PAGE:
Kinematics results in sagittal plane indicating hip, knee & ankle joints for non-prosthetic leg NPL (solid line) versus the prosthetic leg (dashed line) where the participants were using a Jaipur knee joint.

a)

 Kinematics results in sagittal plane indicating hip, knee & ankle joints for non-prosthetic leg NPL (solid line) versus the prosthetic leg (dashed line) where the participants were using a Jaipur knee joint.

b)

 Kinematics results in sagittal plane indicating hip, knee & ankle joints for non-prosthetic leg NPL (solid line) versus the prosthetic leg (dashed line) where the participants were using a Jaipur knee joint.

c)

Table 2. Details of participants with above knee amputation in one leg (Abbreviation: PVD – peripheral vascular disease; CA – cancer)

Hip
Knee
Ankle
Stance
Swing
Stance
Swing
Stance
Swing
Max
Min
Max
Min
Max
Min
Max
Min
Max
Min
Max
Min
0.996
0.989
0.991
0.985
0.356
–0.01
0.947
0.952
0.711
0.748
–0.99
0.991

4. Discussion

The objective of this research was to evaluate and quantify the performance of Jaipur knee joint in terms of symmetry in gait cycle. For this participants used above knee prosthesis with Jaipur knee joint. To compare with ease, a healthy person’s gait cycle may be assumed as perfect symmetry. To compare the performance of these knee joints Kauffman’s technique was adopted. Kauffman did not only compare the points parallel to gait cycle but also utilized complete wave-front geometry [20]. The outcome indicated almost similar kinematics data at hip, knee and ankle joints, when different participants used Jaipur knee joint. Moreover, maximum flexion range at knee joint observed with better reduction in swing phase with Jaipur knee joints. When foot rests on ground during walk, knee joint ensures stability hence visibly enhanced moment at knee joint is clinically very significant. The outcome of research supports the fact that Jaipur knee joint enhances the symmetry during gait as compared to intact leg and this will ensure better balance and sound stability.

Besides this above findings, few limitations were comprised with this study like first was testing orders in prosthesis were not random. Participants first used prosthesis with different knee joints then they were asked to wear prosthesis with Jaipur knee joints. It may be considered conventional clinical context for the amputees on Jaipur joint. Second may be participants’ walking speed was as per their comfort and were different with that of one another. Lelas et.al. discussed that different walking speeds may result in according differences in data used to calculate kinematics related to walking speed [21]. Likewise Nolan et.al. concluded the effects seen in gait symmetry of participants due to different walking speed [22]. Our result could have affected due to change in walking speed. However, in this study the variation of walking speeds was very small (approximate 0.06 m/s) and such small gap will not considerably affect the results of this study.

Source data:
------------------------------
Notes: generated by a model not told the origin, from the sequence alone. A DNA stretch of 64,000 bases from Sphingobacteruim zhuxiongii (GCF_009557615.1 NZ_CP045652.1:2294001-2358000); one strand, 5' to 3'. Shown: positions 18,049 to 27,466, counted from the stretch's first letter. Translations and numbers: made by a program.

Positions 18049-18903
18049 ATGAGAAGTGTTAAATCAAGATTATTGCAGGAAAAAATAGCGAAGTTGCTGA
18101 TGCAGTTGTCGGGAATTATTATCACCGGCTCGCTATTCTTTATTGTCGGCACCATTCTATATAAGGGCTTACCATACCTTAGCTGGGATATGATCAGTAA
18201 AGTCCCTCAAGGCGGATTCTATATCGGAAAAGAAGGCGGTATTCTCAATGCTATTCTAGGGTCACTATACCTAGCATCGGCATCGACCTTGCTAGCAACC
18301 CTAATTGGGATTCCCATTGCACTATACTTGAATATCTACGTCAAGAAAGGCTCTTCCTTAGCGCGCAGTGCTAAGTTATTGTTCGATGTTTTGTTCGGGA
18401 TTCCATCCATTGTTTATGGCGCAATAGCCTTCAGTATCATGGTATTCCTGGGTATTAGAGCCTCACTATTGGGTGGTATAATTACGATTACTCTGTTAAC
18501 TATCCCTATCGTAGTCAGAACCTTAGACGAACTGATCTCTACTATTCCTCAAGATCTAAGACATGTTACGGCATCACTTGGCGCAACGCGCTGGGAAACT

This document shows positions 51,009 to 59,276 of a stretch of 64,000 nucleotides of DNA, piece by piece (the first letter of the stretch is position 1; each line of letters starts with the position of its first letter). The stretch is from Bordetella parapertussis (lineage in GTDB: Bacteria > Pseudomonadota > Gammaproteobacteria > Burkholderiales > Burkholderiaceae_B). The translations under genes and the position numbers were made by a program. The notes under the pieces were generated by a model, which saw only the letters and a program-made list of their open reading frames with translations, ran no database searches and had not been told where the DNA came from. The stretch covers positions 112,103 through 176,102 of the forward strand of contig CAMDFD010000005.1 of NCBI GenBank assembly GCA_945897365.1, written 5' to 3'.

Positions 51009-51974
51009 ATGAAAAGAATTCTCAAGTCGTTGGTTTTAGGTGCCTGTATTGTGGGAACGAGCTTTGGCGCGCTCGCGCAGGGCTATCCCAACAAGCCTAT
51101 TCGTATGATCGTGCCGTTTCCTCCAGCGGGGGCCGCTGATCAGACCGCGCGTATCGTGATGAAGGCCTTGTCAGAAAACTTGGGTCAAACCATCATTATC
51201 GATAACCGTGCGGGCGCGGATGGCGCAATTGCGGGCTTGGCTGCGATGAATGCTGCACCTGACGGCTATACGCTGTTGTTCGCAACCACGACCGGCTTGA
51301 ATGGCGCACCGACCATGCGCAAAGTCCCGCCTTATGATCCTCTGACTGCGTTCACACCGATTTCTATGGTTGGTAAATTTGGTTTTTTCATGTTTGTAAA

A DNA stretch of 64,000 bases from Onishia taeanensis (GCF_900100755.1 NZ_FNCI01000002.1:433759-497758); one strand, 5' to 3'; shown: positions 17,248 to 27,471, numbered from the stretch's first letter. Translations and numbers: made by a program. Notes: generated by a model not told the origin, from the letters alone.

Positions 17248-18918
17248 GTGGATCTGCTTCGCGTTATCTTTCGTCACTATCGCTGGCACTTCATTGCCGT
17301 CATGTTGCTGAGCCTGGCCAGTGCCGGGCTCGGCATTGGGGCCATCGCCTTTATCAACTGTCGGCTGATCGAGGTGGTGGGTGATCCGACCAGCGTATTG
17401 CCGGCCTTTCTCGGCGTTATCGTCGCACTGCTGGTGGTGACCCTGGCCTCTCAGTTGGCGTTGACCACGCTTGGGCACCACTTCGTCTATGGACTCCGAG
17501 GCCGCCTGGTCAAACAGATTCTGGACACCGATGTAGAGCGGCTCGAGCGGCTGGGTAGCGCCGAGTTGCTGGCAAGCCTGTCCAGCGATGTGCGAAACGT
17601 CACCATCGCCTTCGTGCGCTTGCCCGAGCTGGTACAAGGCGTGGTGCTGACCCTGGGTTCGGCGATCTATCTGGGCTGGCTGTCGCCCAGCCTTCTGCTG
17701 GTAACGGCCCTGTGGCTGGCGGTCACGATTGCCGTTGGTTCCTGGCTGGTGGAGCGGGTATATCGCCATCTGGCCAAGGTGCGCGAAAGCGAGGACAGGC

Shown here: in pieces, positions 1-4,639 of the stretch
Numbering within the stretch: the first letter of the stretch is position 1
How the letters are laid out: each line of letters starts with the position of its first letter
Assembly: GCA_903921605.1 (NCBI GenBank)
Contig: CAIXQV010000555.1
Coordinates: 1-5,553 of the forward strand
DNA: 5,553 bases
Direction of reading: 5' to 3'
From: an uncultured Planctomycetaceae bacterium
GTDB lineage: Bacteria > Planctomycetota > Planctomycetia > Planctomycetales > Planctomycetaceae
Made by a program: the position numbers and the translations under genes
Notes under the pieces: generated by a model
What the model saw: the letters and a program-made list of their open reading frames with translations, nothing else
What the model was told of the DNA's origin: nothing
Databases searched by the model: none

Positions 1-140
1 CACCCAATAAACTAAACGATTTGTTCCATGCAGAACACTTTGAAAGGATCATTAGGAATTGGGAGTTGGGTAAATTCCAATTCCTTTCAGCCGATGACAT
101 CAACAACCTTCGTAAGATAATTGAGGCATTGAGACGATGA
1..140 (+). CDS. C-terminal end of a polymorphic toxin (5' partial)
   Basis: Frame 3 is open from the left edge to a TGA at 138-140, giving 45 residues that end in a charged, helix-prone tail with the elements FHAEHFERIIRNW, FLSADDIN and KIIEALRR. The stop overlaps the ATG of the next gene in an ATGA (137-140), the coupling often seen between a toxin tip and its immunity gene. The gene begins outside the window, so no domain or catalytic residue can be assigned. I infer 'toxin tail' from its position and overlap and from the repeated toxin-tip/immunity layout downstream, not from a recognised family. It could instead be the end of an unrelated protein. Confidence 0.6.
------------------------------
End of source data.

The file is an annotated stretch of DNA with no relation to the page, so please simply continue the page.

5. Conclusions

On the basis of outcomes of this research, when participants with above knee amputation in one leg walked on pathway with the speed as per their comfort and ease with Jaipur knee joints in prosthesis, they demonstrated appreciably reduced asymmetry. This conclusion quantified and measured differences in participants with Jaipur joint, this study will be useful for clinicians as they will find quantification of observed data like symmetry and can better predict about response and performance of the prosthetic with different knee joints. This study will also be useful for the amputees during assessment and selection of knee joint to avoid future disorders due to poor performance of the knee joint.